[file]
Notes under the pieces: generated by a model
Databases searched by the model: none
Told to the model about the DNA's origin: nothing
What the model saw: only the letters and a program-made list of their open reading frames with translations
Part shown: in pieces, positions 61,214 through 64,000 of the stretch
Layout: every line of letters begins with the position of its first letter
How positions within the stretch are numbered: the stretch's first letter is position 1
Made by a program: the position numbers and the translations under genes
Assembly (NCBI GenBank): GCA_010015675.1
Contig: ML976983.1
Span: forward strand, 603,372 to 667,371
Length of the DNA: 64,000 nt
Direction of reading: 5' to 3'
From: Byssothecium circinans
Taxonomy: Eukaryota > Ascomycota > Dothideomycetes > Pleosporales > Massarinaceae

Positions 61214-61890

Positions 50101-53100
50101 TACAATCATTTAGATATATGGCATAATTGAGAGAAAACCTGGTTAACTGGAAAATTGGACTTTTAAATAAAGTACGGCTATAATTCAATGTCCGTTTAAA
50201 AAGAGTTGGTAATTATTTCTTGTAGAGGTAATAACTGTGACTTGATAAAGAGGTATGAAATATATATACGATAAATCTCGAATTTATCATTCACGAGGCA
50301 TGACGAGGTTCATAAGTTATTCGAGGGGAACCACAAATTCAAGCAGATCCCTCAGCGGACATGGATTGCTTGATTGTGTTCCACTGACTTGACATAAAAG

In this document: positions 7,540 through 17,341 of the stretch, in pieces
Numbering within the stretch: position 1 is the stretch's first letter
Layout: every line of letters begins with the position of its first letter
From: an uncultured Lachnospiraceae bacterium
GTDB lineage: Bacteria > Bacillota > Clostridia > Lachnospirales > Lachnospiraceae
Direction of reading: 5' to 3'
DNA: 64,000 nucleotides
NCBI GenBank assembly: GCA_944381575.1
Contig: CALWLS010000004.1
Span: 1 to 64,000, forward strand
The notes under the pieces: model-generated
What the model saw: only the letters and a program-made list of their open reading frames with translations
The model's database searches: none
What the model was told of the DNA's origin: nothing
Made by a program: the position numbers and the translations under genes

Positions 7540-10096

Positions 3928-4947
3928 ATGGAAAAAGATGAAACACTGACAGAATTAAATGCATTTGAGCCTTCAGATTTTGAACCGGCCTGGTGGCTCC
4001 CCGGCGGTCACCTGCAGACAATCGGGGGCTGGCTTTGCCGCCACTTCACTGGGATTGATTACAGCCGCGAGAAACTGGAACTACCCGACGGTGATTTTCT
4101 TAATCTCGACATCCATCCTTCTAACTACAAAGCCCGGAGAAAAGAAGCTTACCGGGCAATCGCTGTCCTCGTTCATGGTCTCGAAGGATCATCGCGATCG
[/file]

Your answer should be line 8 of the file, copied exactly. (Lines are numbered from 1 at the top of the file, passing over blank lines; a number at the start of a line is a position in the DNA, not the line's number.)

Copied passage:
Made by a program: the position numbers and the translations under genes